In a major victory for individuals at high risk for lung cancer, the U.S. Centers for Medicare and Medicaid Services (CMS) released its final decision memo on CT lung cancer screening. The current version contains several changes from last fall’s draft decision memo smokers may now be screened up to age 77 rather than age 74. And the memo was written with a strong emphasis on facilities maintaining a detailed registry of lung cancer patients.
Lung cancer screening that is reimbursed in full by private payors and Medicare will represent a considerable improvement in U.S. healthcare owing to the vast scope of the disease. More than 220,000 people will be diagnosed with lung cancer this year, and more than 160,000 people will die from it “more than breast, colon, and prostate cancers combined,” the American College of Radiology (ACR) noted in a statement. “This proven test, and the access to it that Medicare coverage allows, is a game changer in the battle against lung cancer.”
The CMS memo approves reimbursement of annual lowdose lung cancer screening for asymptomatic individuals ages 55 to 77 years, who have a tobacco smoking history of at least 30 packyears (i.e., one pack per day for 30 years). Screening participants must be a current smoker or have quit within the past 15 years.
Reimbursement will require a “written order” for lowdose CT (LDCT) lung cancer screening that must follow a “lung cancer screening and shared decisionmaking visit furnished by a physician” or a qualified nonphysician practitioner, who may be a physician assistant, nurse practitioner, or clinical nurse specialist, CMS wrote. Subsequent annual screenings must also be accompanied by a written order obtained from a physician, but these orders may be obtained during “any appropriate visit.”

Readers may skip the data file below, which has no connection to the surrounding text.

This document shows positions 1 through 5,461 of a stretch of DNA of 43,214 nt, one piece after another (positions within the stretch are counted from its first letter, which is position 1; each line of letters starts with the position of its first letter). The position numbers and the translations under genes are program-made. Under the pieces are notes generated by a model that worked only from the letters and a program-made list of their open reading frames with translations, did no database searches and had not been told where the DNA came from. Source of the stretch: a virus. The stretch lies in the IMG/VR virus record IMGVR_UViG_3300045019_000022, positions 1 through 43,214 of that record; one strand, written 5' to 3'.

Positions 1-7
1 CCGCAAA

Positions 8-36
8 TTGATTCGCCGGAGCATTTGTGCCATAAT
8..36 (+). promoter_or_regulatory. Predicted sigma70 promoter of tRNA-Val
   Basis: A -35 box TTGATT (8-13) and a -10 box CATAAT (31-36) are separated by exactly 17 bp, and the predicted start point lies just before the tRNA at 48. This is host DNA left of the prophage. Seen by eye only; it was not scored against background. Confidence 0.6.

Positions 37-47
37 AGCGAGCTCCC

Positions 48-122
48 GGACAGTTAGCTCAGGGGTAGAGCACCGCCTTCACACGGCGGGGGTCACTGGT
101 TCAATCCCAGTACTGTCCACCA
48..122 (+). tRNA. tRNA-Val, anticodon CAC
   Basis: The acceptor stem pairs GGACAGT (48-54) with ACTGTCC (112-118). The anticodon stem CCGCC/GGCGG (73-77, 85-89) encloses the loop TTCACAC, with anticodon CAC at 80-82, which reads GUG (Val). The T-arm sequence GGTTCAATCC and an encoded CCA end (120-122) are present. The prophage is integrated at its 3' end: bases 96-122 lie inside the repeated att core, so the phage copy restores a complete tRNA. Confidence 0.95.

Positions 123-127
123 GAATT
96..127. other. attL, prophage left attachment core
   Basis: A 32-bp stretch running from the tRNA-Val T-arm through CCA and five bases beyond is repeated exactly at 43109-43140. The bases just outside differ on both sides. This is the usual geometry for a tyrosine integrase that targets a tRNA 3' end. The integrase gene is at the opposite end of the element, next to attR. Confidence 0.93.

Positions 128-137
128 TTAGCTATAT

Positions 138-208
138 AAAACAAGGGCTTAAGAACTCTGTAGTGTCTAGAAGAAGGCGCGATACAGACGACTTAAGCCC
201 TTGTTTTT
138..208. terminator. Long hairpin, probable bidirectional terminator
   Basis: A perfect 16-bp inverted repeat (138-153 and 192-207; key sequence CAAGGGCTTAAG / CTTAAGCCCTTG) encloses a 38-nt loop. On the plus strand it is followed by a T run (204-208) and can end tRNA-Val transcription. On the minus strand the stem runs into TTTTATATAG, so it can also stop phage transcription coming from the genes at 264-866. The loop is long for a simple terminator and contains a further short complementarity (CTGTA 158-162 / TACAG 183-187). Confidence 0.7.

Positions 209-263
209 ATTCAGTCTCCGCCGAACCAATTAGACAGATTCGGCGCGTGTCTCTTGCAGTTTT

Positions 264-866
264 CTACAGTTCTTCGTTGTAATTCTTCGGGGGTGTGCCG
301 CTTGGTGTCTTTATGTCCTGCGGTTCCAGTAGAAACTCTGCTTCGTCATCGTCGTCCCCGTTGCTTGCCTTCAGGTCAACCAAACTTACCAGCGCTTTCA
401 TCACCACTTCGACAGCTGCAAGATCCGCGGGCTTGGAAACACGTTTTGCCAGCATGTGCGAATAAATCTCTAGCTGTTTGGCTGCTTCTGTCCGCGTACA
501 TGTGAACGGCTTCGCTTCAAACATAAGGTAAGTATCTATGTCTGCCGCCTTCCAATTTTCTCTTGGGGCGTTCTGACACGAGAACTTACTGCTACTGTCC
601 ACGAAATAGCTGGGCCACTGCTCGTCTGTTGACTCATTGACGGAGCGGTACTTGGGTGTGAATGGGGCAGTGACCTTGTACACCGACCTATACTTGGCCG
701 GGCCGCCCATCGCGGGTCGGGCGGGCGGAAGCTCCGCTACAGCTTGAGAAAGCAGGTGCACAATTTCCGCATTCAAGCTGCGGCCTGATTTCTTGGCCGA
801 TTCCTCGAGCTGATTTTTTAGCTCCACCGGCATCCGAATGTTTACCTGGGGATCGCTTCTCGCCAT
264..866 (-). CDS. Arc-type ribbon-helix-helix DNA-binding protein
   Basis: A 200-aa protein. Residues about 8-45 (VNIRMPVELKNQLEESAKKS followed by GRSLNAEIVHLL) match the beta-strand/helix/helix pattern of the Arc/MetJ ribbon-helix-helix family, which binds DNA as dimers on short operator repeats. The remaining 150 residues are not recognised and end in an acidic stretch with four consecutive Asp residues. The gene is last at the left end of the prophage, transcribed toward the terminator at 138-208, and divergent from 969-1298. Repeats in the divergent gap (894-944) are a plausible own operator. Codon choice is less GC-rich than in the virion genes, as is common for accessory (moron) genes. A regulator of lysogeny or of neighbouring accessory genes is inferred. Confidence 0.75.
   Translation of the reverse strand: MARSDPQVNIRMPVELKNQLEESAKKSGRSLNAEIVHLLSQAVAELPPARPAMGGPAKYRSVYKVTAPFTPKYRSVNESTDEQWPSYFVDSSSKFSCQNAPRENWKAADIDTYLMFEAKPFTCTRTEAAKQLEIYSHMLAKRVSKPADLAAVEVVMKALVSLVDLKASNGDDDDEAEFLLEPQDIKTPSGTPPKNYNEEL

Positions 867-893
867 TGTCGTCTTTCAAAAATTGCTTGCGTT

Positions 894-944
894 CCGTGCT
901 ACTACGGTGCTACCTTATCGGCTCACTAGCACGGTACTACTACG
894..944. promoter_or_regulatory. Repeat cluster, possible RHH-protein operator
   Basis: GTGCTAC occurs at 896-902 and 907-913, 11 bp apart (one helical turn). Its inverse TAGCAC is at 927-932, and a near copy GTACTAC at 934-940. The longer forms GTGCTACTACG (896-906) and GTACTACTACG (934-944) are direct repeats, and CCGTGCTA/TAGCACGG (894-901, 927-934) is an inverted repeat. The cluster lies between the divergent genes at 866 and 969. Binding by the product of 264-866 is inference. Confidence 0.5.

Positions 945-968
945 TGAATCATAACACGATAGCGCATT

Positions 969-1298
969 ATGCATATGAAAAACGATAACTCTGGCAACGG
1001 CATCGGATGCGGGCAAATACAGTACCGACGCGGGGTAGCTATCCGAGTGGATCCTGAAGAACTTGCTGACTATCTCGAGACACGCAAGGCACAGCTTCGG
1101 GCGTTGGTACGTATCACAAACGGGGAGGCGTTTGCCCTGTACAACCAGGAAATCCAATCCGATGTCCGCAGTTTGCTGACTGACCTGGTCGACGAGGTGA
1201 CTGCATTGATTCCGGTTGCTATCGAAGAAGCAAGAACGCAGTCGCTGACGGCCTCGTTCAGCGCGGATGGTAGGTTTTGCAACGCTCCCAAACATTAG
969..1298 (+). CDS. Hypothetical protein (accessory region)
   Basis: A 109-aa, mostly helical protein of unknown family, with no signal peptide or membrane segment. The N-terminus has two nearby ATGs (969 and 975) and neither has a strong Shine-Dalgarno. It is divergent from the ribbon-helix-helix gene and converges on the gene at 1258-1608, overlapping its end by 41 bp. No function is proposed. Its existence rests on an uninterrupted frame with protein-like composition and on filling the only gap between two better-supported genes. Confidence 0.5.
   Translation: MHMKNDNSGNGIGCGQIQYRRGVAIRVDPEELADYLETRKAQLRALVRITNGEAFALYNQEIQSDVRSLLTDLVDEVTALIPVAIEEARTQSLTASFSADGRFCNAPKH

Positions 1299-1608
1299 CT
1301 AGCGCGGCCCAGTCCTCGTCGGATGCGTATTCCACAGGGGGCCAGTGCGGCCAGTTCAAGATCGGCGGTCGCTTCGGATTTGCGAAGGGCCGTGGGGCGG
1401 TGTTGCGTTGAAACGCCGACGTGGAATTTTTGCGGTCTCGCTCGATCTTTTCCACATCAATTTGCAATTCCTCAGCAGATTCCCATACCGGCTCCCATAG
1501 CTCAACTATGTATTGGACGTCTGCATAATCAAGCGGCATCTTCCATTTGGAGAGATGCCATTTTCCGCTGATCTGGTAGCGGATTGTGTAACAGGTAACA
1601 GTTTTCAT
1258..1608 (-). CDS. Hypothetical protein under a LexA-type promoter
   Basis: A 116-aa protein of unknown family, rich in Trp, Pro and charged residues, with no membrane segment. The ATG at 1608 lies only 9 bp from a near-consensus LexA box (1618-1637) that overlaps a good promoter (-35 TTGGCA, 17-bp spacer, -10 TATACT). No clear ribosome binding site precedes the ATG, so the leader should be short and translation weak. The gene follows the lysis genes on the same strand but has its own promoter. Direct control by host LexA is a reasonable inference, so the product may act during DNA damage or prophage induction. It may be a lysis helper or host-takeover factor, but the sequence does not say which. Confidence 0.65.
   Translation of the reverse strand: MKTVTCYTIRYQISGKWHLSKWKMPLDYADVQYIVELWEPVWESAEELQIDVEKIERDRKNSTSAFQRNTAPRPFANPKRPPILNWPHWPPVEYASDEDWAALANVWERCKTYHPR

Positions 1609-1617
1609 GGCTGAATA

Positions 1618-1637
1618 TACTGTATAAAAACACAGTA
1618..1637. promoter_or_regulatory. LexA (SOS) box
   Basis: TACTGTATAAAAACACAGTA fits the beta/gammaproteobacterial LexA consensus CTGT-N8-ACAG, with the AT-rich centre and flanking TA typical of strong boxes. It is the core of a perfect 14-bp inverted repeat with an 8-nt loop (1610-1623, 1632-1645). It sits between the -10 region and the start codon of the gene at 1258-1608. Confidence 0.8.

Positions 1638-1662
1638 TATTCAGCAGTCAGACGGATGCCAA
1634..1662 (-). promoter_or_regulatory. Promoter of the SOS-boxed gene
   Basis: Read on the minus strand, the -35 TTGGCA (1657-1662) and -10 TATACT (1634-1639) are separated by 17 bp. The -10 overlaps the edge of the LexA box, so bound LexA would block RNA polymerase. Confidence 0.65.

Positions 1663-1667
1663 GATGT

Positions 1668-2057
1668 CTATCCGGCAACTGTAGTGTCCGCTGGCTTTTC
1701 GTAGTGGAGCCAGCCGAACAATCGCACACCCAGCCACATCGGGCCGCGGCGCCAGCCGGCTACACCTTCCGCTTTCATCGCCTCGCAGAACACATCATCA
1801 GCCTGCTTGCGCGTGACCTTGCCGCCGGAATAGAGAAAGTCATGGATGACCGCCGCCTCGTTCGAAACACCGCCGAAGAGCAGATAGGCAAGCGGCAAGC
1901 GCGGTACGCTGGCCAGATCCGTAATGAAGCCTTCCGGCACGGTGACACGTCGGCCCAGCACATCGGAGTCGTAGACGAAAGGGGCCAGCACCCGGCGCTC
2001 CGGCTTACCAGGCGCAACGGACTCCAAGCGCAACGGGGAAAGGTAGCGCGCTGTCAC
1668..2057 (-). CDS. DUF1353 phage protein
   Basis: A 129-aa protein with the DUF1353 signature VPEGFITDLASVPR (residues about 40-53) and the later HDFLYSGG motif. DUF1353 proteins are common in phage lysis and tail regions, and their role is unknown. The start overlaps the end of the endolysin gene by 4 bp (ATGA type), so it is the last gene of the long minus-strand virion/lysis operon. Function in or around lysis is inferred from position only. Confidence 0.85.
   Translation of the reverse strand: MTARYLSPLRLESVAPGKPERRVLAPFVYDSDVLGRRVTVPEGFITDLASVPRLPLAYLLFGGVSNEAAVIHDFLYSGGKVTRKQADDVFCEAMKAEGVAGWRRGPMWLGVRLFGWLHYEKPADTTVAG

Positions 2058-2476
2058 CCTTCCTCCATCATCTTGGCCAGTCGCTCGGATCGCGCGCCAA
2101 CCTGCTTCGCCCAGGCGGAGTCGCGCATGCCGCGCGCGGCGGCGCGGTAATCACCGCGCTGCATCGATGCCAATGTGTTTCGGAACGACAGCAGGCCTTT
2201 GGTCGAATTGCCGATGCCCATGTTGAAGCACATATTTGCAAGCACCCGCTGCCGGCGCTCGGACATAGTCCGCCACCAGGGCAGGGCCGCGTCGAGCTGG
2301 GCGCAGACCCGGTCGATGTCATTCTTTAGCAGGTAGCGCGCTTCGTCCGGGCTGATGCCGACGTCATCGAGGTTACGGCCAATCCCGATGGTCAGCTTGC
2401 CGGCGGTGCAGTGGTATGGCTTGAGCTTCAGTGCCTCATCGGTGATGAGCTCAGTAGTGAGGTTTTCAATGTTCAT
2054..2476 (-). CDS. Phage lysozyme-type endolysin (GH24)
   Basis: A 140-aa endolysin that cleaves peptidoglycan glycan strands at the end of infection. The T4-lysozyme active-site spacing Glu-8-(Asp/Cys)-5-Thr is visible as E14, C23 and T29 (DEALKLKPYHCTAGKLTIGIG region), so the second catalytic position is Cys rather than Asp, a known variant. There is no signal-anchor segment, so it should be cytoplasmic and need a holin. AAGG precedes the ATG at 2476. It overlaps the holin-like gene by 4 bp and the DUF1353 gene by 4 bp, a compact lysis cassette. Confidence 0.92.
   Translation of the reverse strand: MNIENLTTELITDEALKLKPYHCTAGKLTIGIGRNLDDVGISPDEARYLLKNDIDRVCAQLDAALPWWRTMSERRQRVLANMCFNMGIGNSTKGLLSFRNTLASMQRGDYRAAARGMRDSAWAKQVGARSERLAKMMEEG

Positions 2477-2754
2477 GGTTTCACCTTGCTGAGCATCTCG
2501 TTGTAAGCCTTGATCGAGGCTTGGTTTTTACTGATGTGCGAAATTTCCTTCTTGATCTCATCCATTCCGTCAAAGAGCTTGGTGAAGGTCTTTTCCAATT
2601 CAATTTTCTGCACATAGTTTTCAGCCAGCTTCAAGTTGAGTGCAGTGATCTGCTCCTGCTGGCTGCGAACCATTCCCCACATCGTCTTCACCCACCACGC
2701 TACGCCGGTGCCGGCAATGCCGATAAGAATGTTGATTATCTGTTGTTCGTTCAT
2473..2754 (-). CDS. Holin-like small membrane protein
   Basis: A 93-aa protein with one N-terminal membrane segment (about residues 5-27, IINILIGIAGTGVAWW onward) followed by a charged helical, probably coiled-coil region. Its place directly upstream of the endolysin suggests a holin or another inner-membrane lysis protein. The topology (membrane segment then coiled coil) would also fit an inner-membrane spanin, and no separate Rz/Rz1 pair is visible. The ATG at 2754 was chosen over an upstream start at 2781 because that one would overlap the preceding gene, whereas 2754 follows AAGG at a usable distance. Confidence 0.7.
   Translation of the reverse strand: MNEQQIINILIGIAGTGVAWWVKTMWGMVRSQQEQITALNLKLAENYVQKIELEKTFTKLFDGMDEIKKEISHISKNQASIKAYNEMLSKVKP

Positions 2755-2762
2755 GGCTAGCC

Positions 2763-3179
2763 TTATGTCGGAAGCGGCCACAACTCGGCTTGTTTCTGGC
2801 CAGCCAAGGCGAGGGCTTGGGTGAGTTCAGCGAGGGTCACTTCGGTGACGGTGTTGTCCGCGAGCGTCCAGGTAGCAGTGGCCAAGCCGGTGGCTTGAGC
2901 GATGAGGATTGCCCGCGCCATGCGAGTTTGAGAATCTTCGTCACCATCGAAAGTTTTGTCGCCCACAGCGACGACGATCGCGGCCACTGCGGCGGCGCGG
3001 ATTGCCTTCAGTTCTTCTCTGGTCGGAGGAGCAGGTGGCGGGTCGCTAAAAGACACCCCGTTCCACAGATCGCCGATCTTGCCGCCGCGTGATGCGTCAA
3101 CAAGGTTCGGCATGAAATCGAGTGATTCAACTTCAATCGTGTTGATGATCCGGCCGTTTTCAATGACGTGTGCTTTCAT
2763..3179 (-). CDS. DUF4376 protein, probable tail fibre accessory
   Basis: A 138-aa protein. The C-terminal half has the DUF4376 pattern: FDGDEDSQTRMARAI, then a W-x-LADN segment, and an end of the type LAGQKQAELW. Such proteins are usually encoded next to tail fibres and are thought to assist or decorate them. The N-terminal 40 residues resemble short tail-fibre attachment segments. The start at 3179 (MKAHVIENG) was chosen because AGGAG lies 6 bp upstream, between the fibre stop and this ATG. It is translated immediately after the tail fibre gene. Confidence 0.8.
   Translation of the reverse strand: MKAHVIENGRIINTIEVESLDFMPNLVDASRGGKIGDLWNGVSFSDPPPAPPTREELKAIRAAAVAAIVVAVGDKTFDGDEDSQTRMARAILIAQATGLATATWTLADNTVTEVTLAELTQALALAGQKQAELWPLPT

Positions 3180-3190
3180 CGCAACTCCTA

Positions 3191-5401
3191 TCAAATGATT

“This is a historic moment for us, since it could result in countless lives being saved from the ravages of lung cancer,” said Dr. Claudia Henschke, PhD, clinical professor of radiology at the Icahn School of Medicine at Mount Sinai and director of the Lung and Cardiac Screening Program at Mount Sinai Hospital, in an email to AuntMinnie.com. “We will continue our research efforts in optimizing the process of CT screening and the subsequent treatment of earlystage lung cancer: In the meantime, we celebrate this important step.”
“This announcement is a remarkable example of how despite many obstacles along the way, researchers, advocacy, and government institutions came together to make the right decision,” Dr. David Yankelevitz, professor of radiology at Icahn School of Medicine, said via email. “This decision has the potential to lead to more lives saved from cancer than anything else for the foreseeable future.”
DIS performs low-dose CT lung screenings at all of our locations. It does, as CMS indicates, requires a referral order from a qualified medical professional. These screening are quick and painless, with the scan taking less than five seconds and total time with CT of about five minutes.